IPCC’s Report Warns India of Impending Climate Change Conditions and Its Effects
According to a report released by Intergovernmental Panel on Climate Change (IPCC), India needs to agree on a net-zero emissions target, as growing climatic change conditions will make glaciers in Hindu Kush Himalayan (HKH) region shrink further. This will consequently lead to glacier melting events in the present.
Glaciers are one of the most important indicators of climate change and are often called “rivers of ice”. The glaciers are so tremendously heavy that the firn and snow begin to melt without any increase in temperature when their pressure exerts. However, with increased levels of global warming the scenario has completely changed and is becoming a major reason behind snow melting.
IPCC’s report mentioned that climate change is leading towards rapid glacier melting which thereafter is resulting in depletion of snow cover in the Himalayas.
The Sixth Assessment Report (AR6) stated that scientists have found that global warming could cause serious impacts on mountain ranges across the world. This report is approved by 195 member countries. Additionally, AR6 also mentioned that a 1.5 degree Celsius warning has been shown and according to the IPCC, it was inexorable.
A 2019 IPCC report on oceans and the cryosphere in a changing climate had revealed that the HKH region faces the risk of losing over 60 percent of its glaciers by 2100, covering high mountain chains of central, southern, and inner Asia. IPCC has claimed that glaciers in the HKH region will keep shrinking.
The main reason behind glacial melting is the rising temperature of the earth, which inevitably contributes to raising sea levels, flooding events, extinction of species, and less production of fresh water. A decrease in glacial mass directly results in decreasing levels of fresh water and the former is affected by long-term climatic changes. Therefore, this has to stop as glaciers store 75 percent of the world’s freshwater.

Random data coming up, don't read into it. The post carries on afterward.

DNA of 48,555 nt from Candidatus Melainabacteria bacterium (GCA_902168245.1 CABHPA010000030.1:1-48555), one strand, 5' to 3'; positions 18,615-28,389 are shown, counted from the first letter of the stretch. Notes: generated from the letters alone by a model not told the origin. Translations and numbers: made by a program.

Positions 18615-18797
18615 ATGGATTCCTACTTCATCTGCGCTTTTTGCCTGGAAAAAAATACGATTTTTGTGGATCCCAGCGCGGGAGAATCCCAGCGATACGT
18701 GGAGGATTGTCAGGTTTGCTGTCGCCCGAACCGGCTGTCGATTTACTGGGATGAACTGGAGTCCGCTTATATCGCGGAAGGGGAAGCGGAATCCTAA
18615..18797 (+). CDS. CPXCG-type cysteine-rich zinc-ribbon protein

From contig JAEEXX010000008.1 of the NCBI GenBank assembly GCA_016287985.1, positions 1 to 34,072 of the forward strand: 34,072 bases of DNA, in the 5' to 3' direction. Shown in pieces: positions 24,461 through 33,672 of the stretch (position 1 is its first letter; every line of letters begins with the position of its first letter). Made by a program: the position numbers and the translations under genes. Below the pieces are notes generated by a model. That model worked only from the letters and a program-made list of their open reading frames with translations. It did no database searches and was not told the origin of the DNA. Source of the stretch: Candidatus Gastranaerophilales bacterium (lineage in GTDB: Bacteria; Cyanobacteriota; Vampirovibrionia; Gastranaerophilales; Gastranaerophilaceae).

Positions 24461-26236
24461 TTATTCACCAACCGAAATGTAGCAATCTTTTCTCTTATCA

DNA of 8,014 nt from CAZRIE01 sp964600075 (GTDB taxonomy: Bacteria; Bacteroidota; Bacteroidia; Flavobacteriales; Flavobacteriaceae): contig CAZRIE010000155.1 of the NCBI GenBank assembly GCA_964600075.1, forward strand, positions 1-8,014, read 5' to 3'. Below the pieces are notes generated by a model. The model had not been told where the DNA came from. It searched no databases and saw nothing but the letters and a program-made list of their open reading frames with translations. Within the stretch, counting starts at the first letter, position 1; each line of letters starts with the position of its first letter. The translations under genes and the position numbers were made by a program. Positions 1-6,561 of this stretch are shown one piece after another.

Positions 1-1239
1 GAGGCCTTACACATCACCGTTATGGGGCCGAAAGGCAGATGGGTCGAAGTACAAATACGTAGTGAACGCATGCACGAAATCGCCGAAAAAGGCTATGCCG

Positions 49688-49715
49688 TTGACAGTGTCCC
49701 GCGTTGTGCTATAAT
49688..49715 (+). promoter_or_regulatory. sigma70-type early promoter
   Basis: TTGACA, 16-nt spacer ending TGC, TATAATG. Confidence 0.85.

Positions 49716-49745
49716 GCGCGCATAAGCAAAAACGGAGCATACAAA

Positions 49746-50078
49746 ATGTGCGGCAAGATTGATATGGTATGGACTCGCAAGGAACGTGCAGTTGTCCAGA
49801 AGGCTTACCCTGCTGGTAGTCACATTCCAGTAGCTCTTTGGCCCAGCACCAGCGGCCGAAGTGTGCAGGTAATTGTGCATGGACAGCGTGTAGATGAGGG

Under the Paris Agreement, every country has submitted a Nationally-Determined Contribution (NDC), enumerating the climate actions that they intended to take by 2025 or 2030. These NDCs have to be updated with stronger action, mandatorily, every five years from 2025.
The Paris Agreement also “requested” countries’ NDCs by 2020, however that deadline was extended to July 2021 because of the pandemic. About 110 countries have updated their NDCs except for India, China and South Africa.
More than 100 countries have announced a net-zero emission target including major emitting countries like United States, China and the European Union. India is the third-largest emitter in the world and has been resisting in contributing to a global net-zero emission target. Without India’s contribution, it would not be possible to limit the temperature rise to 1.5 degrees Celsius.
All nations that have not yet done so, still have the opportunity to submit ambitious NDCs. Nations that have already submitted new or updated NDCs still have the opportunity to review and enhance their level of ambition
The UN Climate Change said in a statement on Monday.
Anyhow, the damage that’s been done is irreversible and humans will have to face the repercussions of their doings. But if we don’t stop now, it will definitely put an end to biodiversity of the planet.